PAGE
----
Each year, thousands of CPAs and financial planners—like us—use their creativity and ingenuity to try to determine the best (legal) ways to lower your federal taxes. You know you’re living in interesting times when state lawmakers join that crowd!
The reason state legislators are working so hard to lower your federal taxes is something popularly known as the SALT (“state and local taxes”) provision of the new Tax Cuts + Jobs Act, which set a $10,000 limit on the deductibility of state and local taxes. That limit does not worry residents of Texas, Florida, or other no/low income-tax states. However, people living in high income-tax states like New York and California generally pay far more than $10,000 to the state alone, on top of the property and municipal taxes they are assessed.
Those higher-tax states are now using that aforementioned creativity and ingenuity to help their citizens get back those deductions—and some of the proposed solutions are quite creative, indeed. For instance, instead of paying their local property taxes, New York allows taxpayers to simply make a comparable charitable contribution to a charity set up by their local school district. Presto! What used to be a tax is now a charitable contribution that is deductible for taxpayers who itemize. The state would also allow New York City and other municipalities to set up their own charitable trusts, converting local taxes into deductible charitable contributions as well.
Even more creative: California’s Senate Bill 227 would create something called the “California Excellence Fund,” which would provide a credit against state income tax liability for any contributions to the fund—effectively recharacterizing as much of the state tax liability as the resident wants into deductible charitable donations. Similar legislation has been introduced in Illinois, Nebraska and Virginia. In Washington state, which doesn’t levy an income tax, a copycat bill would let taxpayers make charitable contributions to the state and receive a sales tax exemption certificate in return.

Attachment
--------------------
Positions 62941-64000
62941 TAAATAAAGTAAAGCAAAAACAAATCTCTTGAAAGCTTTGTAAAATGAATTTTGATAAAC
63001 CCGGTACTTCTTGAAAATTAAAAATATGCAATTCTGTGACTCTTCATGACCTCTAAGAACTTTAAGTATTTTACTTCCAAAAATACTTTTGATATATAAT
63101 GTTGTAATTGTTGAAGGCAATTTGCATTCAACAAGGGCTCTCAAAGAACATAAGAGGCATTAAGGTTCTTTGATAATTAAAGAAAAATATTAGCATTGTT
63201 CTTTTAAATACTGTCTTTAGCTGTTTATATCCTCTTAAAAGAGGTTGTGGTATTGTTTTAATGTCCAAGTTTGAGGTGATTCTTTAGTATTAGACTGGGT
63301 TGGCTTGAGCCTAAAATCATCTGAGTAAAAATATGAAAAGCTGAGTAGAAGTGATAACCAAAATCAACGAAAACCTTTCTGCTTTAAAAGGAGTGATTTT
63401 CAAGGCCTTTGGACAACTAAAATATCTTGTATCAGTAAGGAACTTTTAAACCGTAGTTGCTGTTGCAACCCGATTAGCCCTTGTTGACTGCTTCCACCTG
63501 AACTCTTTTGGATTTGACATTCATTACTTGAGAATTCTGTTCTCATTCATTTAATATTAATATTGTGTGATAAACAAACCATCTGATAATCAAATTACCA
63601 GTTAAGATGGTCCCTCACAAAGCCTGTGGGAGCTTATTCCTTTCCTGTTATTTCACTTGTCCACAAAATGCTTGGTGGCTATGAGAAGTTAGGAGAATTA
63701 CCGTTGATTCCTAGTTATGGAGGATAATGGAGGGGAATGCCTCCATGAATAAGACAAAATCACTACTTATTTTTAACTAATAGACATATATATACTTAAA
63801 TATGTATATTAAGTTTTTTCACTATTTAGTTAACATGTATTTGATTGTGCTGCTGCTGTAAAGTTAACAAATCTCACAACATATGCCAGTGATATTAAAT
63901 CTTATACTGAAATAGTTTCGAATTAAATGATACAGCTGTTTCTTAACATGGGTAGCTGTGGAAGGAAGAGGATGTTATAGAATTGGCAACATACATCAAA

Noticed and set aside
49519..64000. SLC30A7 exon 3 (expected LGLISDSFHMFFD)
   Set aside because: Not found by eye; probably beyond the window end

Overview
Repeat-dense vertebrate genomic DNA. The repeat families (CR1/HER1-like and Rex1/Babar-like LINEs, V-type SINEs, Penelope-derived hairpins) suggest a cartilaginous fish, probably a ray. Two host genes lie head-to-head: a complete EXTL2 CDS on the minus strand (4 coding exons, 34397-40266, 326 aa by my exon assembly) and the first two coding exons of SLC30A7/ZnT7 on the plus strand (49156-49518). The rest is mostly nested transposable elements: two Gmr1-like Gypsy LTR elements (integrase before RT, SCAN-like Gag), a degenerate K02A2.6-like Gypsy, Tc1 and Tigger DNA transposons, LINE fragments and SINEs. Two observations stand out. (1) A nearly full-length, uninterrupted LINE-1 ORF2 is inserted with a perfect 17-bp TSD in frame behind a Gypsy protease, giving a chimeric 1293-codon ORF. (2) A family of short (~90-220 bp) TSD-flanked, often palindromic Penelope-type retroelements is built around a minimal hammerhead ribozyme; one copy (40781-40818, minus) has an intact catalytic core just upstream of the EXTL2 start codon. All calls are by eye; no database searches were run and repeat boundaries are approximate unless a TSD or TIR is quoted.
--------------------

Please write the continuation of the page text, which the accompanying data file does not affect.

Is any of this legal? We don’t know yet. The IRS has recently issued a broad warning against states’ creative use of charitable contributions, and it never helps a future tax court case when lawmakers openly tout their intentions to evade federal tax law when they introduce state legislation. Still, tax experts note that the IRS has provided favorable rulings in more narrow cases regarding the federal deductibility of state tax credits in 33 states.
For instance, Alabama has, for years, provided a 100% state tax credit for taxpayers who donate money to organizations that give children vouchers to attend private school. New York’s new SALT-related provision would give an 85% state tax credit to residents who donate to a local charitable fund that supports education. Is one legit but the other not? Stay tuned! The IRS will surely have something to say about it.
In the meantime, we’ll continue to use our creativity and ingenuity to help our clients keep as much of their hard-earned income in their pockets as possible!
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